Teachers have learned a lot this year, including the power of virtual communities to meet students' needs

How virtual communities can amplify traditional learning

Teachers have learned a lot this year, including the power of virtual communities to meet students' needs

Our country learned a lot in 2020, when the pandemic brought sudden, fundamental changes to the way we live, work, and go to school. Teachers learned new lessons as we taught classes, and one of the most enduring lessons for us was that traditional video conferencing programs are a poor substitute for the in-person experience.

Holding class on Zoom or GoToMeeting feels more like broadcasting than teaching, as educators essentially deliver monologues to a semi-engaged audience. There is no personalization, no flexibility and little collaboration. Most importantly, there is no sense of community that often forms in the classroom.

Getting back to in-person teaching this fall will be gratifying, but it will feel different after the year we just lived through. Because as many teachers were dreading videoconferencing in 2020, many were also grasping the potential for new technologies to amplify and enhance the learning experience.

We are the teachers who want to see new technology platforms combined with on-site learning to make education more effective.

Even as we happily say goodbye to Microsoft Teams and Zoom (which may work wonderfully well for the business world, but not for teaching), teachers want to embrace new technologies. Here are the most important ways technology can be applied to higher education to make learning more social, flexible, and meaningful:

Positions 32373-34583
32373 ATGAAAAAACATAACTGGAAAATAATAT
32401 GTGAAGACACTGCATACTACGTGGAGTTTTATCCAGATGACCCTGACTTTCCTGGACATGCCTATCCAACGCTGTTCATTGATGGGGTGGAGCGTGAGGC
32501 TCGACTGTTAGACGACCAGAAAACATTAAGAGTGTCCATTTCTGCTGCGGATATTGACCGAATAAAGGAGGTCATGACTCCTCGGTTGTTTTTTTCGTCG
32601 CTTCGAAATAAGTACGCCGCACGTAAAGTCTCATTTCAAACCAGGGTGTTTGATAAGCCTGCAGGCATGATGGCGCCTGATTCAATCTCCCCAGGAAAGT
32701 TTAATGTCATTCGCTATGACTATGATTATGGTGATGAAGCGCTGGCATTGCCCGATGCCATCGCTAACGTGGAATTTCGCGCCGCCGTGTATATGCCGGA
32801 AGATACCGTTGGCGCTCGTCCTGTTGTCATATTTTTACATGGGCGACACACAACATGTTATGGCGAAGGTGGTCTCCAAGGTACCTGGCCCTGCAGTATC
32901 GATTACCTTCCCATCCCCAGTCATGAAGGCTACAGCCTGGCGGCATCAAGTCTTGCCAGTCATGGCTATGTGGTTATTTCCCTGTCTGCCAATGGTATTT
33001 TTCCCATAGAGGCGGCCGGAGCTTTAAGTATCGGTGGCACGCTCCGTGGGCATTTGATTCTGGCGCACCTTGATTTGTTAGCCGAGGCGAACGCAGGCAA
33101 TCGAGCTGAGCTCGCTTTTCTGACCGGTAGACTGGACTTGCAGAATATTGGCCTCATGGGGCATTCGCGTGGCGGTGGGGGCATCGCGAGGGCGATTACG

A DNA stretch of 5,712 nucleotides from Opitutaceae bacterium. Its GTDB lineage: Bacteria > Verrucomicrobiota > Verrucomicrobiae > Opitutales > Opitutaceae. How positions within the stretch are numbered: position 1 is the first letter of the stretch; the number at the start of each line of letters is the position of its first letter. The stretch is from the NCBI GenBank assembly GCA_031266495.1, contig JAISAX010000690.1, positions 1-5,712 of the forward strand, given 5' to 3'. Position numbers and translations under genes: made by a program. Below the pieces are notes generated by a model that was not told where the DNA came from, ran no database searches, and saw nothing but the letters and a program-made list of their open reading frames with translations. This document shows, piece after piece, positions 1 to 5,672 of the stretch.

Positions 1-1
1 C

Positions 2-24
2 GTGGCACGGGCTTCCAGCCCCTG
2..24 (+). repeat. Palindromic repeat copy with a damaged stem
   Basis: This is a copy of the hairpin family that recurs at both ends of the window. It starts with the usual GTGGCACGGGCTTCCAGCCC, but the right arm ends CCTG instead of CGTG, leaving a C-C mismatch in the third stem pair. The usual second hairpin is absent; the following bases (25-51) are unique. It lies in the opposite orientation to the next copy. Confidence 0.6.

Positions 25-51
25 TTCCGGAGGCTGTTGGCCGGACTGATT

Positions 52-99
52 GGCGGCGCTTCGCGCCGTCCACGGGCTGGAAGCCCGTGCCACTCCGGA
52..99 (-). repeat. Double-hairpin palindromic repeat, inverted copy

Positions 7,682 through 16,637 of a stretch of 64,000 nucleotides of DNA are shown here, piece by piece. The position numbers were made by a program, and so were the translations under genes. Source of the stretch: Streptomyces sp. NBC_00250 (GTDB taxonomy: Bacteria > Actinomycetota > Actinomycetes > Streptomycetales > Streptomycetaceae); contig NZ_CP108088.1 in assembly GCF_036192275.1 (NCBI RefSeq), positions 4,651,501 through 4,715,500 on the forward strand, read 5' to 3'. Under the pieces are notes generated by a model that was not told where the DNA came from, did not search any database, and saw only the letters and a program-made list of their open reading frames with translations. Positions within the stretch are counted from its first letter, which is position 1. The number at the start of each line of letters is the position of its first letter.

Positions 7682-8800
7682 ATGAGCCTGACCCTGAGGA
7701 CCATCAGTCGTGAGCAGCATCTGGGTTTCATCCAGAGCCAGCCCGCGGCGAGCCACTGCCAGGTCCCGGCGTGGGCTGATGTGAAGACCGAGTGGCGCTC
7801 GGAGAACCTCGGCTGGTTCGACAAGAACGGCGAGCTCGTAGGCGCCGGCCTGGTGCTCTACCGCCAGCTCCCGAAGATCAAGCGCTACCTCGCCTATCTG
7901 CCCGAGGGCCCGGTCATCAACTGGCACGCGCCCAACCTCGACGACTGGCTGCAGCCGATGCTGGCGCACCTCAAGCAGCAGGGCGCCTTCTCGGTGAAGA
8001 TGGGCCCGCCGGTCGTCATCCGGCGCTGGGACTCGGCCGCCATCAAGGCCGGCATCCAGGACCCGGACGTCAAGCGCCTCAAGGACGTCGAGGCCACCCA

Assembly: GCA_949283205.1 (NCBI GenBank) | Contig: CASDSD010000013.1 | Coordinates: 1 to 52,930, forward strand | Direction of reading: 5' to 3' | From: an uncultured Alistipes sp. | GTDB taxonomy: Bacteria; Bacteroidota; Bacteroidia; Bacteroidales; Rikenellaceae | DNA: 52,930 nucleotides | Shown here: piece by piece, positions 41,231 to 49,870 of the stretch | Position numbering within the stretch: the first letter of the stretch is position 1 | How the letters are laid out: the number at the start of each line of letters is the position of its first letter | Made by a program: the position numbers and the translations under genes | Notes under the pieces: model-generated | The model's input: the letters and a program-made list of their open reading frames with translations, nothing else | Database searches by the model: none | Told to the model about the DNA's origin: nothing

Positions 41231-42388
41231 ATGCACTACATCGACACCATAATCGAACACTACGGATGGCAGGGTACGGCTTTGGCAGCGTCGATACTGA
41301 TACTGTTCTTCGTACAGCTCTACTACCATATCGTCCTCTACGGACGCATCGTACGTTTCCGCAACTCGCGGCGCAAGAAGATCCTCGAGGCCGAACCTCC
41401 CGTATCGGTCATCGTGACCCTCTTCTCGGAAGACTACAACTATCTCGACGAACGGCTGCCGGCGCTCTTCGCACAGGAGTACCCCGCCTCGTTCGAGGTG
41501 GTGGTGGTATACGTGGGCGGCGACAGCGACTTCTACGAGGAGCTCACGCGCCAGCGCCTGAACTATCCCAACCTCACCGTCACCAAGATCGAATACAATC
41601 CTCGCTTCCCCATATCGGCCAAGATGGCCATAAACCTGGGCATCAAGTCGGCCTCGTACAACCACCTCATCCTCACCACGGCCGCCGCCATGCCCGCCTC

Virtual office hours

If you talk to teachers about the year that was, you will hear a litany of complaints. But one thing no one complains about is the virtualization of the professor-student one-on-one interaction, otherwise known as virtual office hours. In normal times, office hours can be hectic and lonely for a professor. Many use it as a time to catch up on grading or other work. Students have their reasons for not showing up, whether it’s privacy in shared office spaces or the inconvenience of walking across campus to wait in line with other students to see the professor.

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